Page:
UN Interfaith Harmony Presentation

5 February 2016, 3:49 PM

Interfaith Harmony: Implementing the Transformative Agenda of the Sustainable Development Goals

Presentation by the Rev. Victor Kazanjian,

Executive Director of the Untied Religions Initiative

It is such an honor to be among the peacebulders gathered here today, and also to be part of the global movement of interfaith peacebuilders who work every day to bring peace, justice and healing to their communities. May we always remember that it is they whom we represent, and their courage that inspires and guides our work.

In the global network of grassroots, interfaith peacebuilding groups that comprise the United Religions Initiative, powerful partnerships have already begun to form with the United Nations. I am so proud that URI has been a partner with the United Nations and the Alliance of Civilizations on this World Interfaith Harmony Week. Many thanks to his Eminency Nassir Abdulaziz Al-Nasser and his wonderful staff especially Hanifa Mezoui, and to the URI team led by Monica Willard and Deborah Moldow. URI has also partnered with the UN for the International Day of Peace, the Committee of Religious NGOs, the Committee on Spirituality, Values and Global Concerns, as a Founding member of the Tripartite Forum on Interfaith Cooperation for Peace, the Global Movement for the Culture of Peace, the Permanent Forum on Indigenous Issues, the Commission on the Status of Women, and with agencies like the Alliance of Civilizations, UNDP, UNICEF, UNFPA, UNHDR, UNWomen, and UNESCO. And this week, during Interfaith Harmony Week, hundreds of thousands of people who are part of URI grassroots groups in communities across the globe are joining with other interfaith groups to embody the values of the Untied Nations and proclaim that peace is possible through mutual understanding and interfaith cooperation.

We gather in this place of dreams, dreams of hope and the promise of a peaceful future for the whole human community.

We gather in this year in which the community of nations affirmed a set of goals to end poverty, protect the planet, and ensure prosperity for all - bold goals which together paint the picture of a healed humanity living in right relationship with one another and with this Earth which is our planetary home.

And we gather this week, in which the world is offered the harmonious vision of peoples of different religions, spiritual practices and Indigenous traditions living together as one people, our differences seen not as barriers to peace but as essential resources to weaving together the fabric of our common humanity. 

We gather at the United Nations, to engage the Sustainable Development Goals during Interfaith Harmony Week. We gather because we believe in that dream. We gather because we are committed to the realization of those goals. And we gather because we know that, despite the violence in the world around us, at the heart of all the religions of the world is the desire for peace, and we want to be a part of bringing that peace to our world.

The world outside these walls is too often characterized by nightmares rather than dreams; devastation rather than sustainability; discord rather than harmony. There is so much suffering. There is so much suffering. War, poverty, disease, displacement, environmental degradation, violence against women and children, inequality and injustice abound.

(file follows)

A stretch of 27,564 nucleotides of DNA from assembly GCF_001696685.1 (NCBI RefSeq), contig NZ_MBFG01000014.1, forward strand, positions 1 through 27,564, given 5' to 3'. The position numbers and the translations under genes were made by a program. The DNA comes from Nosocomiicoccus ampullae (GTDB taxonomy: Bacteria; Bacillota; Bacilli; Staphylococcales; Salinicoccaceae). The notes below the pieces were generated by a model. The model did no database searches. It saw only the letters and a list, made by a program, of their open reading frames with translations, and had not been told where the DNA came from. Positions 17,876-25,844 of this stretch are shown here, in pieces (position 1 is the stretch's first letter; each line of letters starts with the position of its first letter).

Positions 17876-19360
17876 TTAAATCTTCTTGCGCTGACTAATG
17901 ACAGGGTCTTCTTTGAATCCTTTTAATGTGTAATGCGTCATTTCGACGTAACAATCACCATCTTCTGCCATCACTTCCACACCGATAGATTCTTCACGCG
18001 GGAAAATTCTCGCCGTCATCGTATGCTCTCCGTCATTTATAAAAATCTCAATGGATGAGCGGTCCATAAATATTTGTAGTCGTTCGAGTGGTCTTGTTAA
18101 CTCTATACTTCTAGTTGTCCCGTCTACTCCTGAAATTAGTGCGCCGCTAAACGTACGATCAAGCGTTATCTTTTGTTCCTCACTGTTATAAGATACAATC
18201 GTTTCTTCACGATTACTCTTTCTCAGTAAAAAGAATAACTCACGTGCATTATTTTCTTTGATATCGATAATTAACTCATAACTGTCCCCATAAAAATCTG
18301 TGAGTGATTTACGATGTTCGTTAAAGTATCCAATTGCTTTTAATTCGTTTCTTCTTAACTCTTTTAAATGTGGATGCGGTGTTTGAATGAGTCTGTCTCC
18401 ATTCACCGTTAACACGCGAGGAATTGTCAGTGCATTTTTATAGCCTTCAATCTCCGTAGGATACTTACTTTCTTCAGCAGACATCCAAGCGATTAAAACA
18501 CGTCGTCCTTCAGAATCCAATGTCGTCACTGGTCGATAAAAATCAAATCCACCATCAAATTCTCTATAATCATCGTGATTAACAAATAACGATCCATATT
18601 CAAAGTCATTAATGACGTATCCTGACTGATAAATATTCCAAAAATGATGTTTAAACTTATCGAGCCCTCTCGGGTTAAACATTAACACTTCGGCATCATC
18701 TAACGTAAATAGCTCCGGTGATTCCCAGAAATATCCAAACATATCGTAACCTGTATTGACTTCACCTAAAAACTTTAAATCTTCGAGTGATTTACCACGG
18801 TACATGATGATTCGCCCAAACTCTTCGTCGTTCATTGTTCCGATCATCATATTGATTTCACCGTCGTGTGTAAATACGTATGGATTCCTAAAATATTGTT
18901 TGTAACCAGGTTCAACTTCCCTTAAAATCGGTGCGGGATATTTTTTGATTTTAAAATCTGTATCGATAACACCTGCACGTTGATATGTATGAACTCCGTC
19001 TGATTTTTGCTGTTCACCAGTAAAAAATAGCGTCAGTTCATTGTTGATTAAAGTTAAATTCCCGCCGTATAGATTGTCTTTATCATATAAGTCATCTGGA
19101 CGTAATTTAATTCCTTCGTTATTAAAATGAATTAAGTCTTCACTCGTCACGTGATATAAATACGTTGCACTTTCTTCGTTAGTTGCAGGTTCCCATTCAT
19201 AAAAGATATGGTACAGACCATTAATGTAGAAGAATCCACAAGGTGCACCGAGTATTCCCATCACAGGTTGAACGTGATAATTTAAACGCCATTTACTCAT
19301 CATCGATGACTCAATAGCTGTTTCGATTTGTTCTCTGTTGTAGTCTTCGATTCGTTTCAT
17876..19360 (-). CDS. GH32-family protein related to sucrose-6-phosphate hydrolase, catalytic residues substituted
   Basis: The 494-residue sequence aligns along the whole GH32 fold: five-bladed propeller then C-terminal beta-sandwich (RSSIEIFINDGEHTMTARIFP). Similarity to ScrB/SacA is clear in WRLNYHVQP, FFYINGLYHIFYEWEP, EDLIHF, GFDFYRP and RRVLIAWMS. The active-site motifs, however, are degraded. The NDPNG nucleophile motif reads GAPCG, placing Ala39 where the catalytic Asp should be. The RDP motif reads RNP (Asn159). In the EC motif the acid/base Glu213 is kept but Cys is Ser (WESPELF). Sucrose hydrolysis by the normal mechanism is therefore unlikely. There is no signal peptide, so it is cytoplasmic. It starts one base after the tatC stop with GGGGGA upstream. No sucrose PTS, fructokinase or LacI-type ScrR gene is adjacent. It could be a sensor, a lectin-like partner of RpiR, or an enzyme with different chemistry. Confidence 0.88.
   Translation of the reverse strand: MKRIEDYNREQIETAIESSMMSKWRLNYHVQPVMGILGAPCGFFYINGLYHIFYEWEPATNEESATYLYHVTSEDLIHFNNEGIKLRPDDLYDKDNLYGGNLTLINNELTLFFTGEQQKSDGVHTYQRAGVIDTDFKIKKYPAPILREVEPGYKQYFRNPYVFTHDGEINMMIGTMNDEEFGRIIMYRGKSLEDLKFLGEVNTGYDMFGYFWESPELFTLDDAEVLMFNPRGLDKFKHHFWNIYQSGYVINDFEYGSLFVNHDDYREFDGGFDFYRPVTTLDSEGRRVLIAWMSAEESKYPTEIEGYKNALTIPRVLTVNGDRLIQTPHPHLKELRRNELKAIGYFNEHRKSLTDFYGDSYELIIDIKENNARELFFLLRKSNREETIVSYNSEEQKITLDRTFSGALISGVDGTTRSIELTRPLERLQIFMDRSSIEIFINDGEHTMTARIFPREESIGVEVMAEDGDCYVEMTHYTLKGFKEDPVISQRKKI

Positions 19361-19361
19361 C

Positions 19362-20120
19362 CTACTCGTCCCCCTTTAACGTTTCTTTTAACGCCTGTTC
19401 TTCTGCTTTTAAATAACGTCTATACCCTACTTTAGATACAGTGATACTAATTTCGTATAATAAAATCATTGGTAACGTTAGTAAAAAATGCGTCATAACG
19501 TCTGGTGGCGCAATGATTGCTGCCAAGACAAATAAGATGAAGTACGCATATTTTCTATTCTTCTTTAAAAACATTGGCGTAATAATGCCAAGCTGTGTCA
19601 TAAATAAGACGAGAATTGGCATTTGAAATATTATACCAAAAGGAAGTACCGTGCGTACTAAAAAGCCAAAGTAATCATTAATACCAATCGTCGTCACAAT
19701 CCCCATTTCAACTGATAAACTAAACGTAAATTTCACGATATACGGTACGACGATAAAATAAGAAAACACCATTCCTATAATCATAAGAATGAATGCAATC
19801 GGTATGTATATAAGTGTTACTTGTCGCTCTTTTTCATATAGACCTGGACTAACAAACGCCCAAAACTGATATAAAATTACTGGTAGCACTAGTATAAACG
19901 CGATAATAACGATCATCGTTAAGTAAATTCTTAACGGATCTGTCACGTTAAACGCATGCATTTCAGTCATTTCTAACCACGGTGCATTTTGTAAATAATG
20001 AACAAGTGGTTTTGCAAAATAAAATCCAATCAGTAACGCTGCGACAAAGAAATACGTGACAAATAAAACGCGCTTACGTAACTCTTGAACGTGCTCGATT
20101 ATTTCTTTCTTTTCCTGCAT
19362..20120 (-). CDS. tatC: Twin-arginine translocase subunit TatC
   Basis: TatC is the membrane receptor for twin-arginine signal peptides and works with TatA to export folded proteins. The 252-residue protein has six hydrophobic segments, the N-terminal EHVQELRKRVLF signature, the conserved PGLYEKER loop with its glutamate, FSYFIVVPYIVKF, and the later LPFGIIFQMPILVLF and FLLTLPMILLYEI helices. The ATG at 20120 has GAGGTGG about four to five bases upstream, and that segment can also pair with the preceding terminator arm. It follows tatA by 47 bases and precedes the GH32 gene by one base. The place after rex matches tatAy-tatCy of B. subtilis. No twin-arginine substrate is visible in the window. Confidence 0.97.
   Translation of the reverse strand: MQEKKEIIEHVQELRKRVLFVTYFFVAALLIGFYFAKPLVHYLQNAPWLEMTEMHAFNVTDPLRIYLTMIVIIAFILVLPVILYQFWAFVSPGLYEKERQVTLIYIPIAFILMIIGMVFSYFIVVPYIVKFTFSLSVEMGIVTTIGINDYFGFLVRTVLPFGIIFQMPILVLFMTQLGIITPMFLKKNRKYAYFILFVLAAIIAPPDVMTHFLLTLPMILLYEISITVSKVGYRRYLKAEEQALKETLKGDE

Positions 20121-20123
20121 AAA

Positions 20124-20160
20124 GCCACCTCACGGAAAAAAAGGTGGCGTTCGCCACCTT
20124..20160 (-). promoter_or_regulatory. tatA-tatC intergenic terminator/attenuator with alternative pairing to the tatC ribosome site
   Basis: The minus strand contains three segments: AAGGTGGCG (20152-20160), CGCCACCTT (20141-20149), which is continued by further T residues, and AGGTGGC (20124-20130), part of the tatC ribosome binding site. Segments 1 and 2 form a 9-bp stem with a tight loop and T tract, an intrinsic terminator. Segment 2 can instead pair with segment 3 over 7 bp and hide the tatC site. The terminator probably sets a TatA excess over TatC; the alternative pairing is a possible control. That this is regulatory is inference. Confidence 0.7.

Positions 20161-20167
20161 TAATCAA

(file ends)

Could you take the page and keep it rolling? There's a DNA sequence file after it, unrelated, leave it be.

And yet, into the terror of this nightmare come the voices of people of faith, spiritual people of both religious and humanistic beliefs, speaking words of compassion and hope, words of forgiveness and love, moral people who can imagine a world with no poverty, zero hunger, good health, quality education, gender equality, clean water… a world where the Sustainable Development Goals are no longer goals, but the reality of the life for our children and our children’s children.

These are the dreamers with whom I am blessed to work. These are the women and men, young and old, of all cultures and religions who comprise the interfaith movement. For these courageous people, no amount of terror or violence will dissuade them from their work of building cultures of peace, justice and healing for the Earth and all living beings. These are the peacebuilders in cities and towns, settlements and villages, whose harmonious work across lines of cultural and religious difference is making the sustainable development goals and the vision of the United Nations a reality on the ground, at the grassroots, in their communities. 

The power of religious communities and their potential as key partners with the United Nations lies in the breadth of their reach and the courage of their conviction. Religious, spiritual and Indigenous communities span all continents, all cultures, all economic classes and all political ideologies. For most people in these communities, peace and justice are what they desire most. These are powerful allies, powerful not because they control armies or wealth, but because they touch the hearts of human beings and evoke compassion and love; the unstoppable forces necessary to stop the forces of hate and violence.

Cooperation between religious communities and the United Nations is not something relegated to the future. That cooperation has already begun. May we continue to grow these partnerships. May we deepen our commitment to make the Sustainable Development Goals a reality together. And May Peace, Shalom, Salaam, Shanti, May Peace Prevail on Earth, my friends.

May Peace Prevail on Earth.


 

Read Victor Kazanjian's UN presentation: "Promoting Peace and Reconciliation to Counter Violent Extremism".